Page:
29. The Applicant did not provide any evidence to advance the case about the alleged borrowing by Omariba Nyakundi.
30. Pleadings are the formal presentation by a litigant of factual and legal assertions, which constitute the foundation and structure of the case which the Applicant intends to prove against the other party or parties.
31. Pursuant to Order 2 Rule 1 of the Civil Procedure Rules;
“Every pleading in civil proceedings
including proceedings against the
Government shall contain information
as to the circumstances in which it is
alleged that liability has arisen and,
in the case of the Government the
departments and officers concerned.”
32. In this case, the information as to the circumstances in which it is alleged that liability had arisen was, firstly, that Ayub Hezekiah Makana Nyakundi, was not the borrower. He was allegedly a guarantor.
33. That narrative has been shown to be inaccurate.
34. Secondly, the Applicant alleged that the loan had been paid in full, in the year 2016.
35. The Applicant did not provide proof of the alleged full payment. She has shown proof that she paid a total of Kshs 840,000/=.
36. It would appear that the said payment could have constituted a substantial portion of the negotiated settlement amount, if the Applicant had met the other conditions of the said negotiated settlement.
37. However, on a prima facie basis, it appears that the Applicant did not meet the other terms of the said negotiated settlement. I believe that that is the reason why the Applicant did not pursue that line of her case, when she was making submissions.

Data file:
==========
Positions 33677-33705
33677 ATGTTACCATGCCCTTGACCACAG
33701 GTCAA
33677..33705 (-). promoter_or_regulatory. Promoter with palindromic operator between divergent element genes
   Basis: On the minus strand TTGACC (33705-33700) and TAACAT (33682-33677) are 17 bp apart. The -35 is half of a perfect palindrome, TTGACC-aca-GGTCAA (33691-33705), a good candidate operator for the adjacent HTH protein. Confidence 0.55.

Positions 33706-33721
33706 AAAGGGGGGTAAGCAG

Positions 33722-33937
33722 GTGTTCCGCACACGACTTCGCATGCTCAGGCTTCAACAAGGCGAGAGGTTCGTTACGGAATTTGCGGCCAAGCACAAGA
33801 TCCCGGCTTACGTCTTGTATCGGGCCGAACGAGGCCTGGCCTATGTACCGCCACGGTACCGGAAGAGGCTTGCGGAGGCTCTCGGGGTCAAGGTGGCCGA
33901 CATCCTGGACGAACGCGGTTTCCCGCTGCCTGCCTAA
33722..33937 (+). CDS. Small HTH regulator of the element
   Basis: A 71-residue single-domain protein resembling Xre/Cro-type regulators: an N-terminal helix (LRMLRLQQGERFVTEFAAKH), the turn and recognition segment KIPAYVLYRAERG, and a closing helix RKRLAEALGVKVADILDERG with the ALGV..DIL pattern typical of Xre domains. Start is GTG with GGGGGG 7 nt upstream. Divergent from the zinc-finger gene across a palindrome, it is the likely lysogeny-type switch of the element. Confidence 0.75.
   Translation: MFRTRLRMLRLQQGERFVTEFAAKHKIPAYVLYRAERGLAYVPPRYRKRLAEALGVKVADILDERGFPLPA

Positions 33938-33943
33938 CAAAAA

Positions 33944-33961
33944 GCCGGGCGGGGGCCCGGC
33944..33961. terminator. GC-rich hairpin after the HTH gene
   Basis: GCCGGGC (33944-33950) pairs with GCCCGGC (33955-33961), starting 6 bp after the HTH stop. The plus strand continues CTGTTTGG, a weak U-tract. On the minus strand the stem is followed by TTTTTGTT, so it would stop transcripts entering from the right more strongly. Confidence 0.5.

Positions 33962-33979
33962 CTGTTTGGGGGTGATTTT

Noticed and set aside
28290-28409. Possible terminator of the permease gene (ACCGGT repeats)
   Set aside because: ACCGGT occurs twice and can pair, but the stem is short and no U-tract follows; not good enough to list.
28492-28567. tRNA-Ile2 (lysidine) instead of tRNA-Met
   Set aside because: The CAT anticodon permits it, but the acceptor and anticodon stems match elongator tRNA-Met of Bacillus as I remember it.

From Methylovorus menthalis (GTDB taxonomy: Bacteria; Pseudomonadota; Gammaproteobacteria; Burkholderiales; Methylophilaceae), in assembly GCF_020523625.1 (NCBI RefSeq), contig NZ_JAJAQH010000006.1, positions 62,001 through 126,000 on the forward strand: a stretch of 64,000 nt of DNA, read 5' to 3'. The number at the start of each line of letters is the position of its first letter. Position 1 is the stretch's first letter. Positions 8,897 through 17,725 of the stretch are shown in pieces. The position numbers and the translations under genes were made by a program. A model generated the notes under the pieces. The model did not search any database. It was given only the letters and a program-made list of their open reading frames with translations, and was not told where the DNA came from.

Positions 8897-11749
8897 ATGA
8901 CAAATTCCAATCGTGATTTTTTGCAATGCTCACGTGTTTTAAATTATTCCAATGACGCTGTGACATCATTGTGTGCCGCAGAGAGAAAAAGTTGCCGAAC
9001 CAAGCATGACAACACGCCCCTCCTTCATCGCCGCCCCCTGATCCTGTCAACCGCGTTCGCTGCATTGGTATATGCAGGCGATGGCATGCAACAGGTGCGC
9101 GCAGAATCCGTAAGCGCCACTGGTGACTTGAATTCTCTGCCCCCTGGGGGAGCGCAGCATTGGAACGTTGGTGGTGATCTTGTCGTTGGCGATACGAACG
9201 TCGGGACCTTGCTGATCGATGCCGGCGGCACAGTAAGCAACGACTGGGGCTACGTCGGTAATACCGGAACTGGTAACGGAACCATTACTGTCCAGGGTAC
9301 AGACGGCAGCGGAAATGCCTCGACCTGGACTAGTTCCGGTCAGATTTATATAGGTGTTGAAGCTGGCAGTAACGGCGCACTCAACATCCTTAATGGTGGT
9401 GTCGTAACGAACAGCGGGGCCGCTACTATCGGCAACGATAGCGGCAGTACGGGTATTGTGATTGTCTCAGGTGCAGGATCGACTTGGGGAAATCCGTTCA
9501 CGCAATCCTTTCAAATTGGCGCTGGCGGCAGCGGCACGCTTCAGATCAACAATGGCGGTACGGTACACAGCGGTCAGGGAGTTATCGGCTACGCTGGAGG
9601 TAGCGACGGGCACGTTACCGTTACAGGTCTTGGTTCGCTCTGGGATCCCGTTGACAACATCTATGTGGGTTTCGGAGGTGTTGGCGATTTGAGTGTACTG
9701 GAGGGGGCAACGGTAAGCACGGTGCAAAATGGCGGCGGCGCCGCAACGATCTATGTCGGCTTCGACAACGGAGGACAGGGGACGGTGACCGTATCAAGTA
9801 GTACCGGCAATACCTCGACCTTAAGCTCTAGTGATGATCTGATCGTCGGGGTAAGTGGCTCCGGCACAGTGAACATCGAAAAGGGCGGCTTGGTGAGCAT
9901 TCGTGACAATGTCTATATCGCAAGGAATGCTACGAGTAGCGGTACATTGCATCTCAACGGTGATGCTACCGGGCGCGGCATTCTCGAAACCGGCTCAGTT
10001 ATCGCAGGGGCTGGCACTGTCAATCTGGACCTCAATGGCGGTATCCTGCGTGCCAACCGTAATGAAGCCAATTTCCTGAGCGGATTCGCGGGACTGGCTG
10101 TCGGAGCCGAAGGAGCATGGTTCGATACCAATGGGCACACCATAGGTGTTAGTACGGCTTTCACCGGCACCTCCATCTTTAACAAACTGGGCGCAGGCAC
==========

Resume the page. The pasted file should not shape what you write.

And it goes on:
38. The said submissions dwelt largely on issues such as the alleged failure by the Bank to serve the Applicant with a Notice under Section 65 of the Registered Land Act; the failure by the Bank to explain to the Chargor about the consequences of Section 74 and 79 of the Registered Land Act; and the alleged failure by the Bank to draw up the Charge instrument in a Form that was approved by the Registrar of Lands.
39. I find that none of those legal issues had been pleaded by the Applicant.
40. Effectively therefore, the submissions which were not founded upon the Applicant’s pleadings cannot advance the Applicant’s case. Such submissions are, in my considered opinion hypothetical.
41. The court is not called upon to determine hypothetical cases. The court has a duty to determine issues arising from pleadings. And issues can only arise when one party put forward, in his pleadings, an assertion which gives rise to the liability of another party.
42. If the party against whom the liability has allegedly arisen does not deny the information and circumstances as pleaded, no issue would arise for determination.
43. However, when the information and circumstances pleaded are denied by the other party, an issue or issues would arise; and the court would be obliged to determine the same.
44. As the Applicant did not raise matters pertaining to the validity of either the Charge instrument or the Notices issued by the chargee; through her pleadings, the Respondents had no reason to give their answers thereto.
45. Accordingly, no issues arose therefrom, for determination by the court.
46. In the result, I find no merit in the case put forward by the Applicant. Therefore, the Originating Summons is dismissed, with costs to the 2nd Respondent.
47. As relates to the 1st Respondent, I make no order as to costs, as he did not participate in these proceedings.
DATED, SIGNED at DELIVERED at KISUMU This 28th day of September 2020
FRED A. OCHIENG